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Wrinkle Treatment – dispelling the myths…

There is a lot more to Botox than the simple procedure embraced by celebrities – but why do 15% of people who have had line and wrinkle smoothing treatments want to keep quiet? Before we try to understand why, it is important to know exactly what Botox is.

Botulinum type A

Botox is a brand, not the procedure, and is one of many line and wrinkle smoothing treatments. Botox or “OnabotulinumtoxinA” comes from the toxin Botulinum type A and is used in a number of medical procedures and for line and wrinkle smoothing treatment. Botulinum toxin is produced by the bacterium, Clostridium Botulinum; a bacterium which is commonly found in soil, but it can also be found in improperly preserved homemade foods, severely dented aluminium cans, and honey. Clostridium Botulinum produces 8 different types of toxins named type A-H.

As with any medical or cosmetic procedure, the use of Botulinum type A for the purpose of line and wrinkle smoothing comes with possible side effects:

  • You are as likely to have an allergic reaction to hair dye as you are to Botulinum toxin.
  • Many possible side effects are temporary and will last as long as the toxin remains in your system, around 2-3 months.
  • Injecting too high a dose or the incorrect injection of Botulinum toxin can cause Botulism, a rare very disease.
  • The possible risks can be reduced by researching correctly and visiting a certified cosmetic surgeon.

Botox is injected into specific muscles and works by paralysing the muscle, forcing it to relax. For this reason, it works very well to treat lines and wrinkles of the face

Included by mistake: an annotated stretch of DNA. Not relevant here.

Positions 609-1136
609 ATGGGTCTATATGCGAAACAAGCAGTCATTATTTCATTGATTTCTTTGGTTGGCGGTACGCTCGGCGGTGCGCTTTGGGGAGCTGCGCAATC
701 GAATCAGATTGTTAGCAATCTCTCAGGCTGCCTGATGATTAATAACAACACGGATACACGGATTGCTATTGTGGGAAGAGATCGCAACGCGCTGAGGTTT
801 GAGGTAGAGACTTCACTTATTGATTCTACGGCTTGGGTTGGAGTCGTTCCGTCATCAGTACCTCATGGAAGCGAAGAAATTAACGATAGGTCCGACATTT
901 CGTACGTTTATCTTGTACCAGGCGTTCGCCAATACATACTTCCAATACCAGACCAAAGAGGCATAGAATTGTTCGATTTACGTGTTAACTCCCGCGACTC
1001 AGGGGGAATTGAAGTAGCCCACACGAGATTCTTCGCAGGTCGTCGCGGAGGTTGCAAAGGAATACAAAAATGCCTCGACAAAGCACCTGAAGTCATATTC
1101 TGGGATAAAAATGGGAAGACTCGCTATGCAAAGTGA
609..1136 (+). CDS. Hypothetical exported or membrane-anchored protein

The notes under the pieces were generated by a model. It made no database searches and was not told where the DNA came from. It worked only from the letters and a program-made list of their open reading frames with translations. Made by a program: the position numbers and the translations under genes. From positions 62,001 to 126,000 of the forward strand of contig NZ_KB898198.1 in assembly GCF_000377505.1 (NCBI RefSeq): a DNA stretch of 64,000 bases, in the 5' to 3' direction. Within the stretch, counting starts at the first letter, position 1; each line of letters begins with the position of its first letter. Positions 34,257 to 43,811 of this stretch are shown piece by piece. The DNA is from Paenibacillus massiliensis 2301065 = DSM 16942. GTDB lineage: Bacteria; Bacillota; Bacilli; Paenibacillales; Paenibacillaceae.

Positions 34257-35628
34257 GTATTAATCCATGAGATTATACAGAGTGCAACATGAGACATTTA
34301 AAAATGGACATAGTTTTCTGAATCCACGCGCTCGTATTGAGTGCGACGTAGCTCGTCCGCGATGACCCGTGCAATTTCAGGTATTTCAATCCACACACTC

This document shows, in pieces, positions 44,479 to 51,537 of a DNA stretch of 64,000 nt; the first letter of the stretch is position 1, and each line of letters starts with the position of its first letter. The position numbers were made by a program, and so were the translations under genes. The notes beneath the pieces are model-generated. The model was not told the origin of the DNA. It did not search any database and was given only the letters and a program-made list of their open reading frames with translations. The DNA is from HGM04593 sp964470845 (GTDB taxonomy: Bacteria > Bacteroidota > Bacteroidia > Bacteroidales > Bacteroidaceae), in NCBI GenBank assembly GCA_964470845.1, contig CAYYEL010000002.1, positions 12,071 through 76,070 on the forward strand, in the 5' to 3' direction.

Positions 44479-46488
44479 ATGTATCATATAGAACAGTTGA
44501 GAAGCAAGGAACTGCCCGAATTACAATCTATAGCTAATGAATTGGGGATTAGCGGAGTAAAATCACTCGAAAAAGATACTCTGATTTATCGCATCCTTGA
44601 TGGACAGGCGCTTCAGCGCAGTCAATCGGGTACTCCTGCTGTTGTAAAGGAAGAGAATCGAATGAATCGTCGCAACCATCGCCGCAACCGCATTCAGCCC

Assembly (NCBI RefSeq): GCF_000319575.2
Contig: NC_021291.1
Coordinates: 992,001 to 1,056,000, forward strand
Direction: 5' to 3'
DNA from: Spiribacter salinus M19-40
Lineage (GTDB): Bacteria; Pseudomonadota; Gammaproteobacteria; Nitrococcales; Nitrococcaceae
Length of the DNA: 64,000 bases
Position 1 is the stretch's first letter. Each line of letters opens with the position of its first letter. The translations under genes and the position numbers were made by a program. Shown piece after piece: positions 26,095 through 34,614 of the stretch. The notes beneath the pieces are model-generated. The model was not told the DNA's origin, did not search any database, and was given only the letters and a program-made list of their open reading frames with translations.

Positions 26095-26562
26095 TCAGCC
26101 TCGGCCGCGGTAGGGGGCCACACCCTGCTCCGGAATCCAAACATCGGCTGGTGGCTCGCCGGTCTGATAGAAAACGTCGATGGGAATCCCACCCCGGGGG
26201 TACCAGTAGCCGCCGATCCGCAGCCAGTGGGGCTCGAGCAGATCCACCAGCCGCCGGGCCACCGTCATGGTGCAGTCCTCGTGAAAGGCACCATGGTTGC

Botox – the facts

What do we know about the toxin used in line and wrinkle smoothing procedures?

  • The toxin was approved by the FDA for cosmetic use in 1989.
  • One gram of Botulinum toxin type A is all that is required to make the global supply of Botox for a year.
  • Botulinum toxin type A has been used for medical purposes since the 1950s and in much higher quantities than in cosmetic procedures.
  • From 1989 to 2003, the FDA reported 28 deaths related the Botulinum type A, none of which were a result of cosmetic use.
  • The FDA have recently approved treatment of “crow’s feet” – the second area of the face to be approved for treatment using Botulinum toxin, alongside the lines between the eyebrows (the “11’s”)
  • Botulinum toxin type A is a temporary but very successful medicine for suffers of muscle spasms, eye twitches, excessive sweating, migraines and other afflictions.

We’ve all seen pictures of usually glamorous celebrities when they are looking less than perfect following a procedure, but it is not the actual treatment itself that attracts the media’s attention, it’s when celebs take treatments a step too far, resulting in the frozen look that is all too often associated with the procedure.


Research is hugely important before booking any cosmetic procedure, surgical or non-surgical. Celebrities have made line and wrinkle treatments such as Botox high profile but what you must remember is for anyone who wants the best results, they should always go to a qualified and skilled practitioner. Make sure you ask questions and address any concerns you may have with your injector to ensure you are well-informed before receiving treatment. Ensure you see the sealed container before you are treated and clarify what brand of Botulinum toxin you are receiving.

The media

Botox is not a cry for younger-looking features or a sign of vanity; it is another method, like applying makeup and dyeing your hair, to enhance your appearance. Used correctly and administered by a skilled and qualified practitioner, it is a very effective treatment at reducing the appearance of lines and wrinkles resulting in a more youthful appearance.

It is important to make the right decision for you, consult a qualified professional and ask plenty of questions take advice and recommendations from others and do your research.

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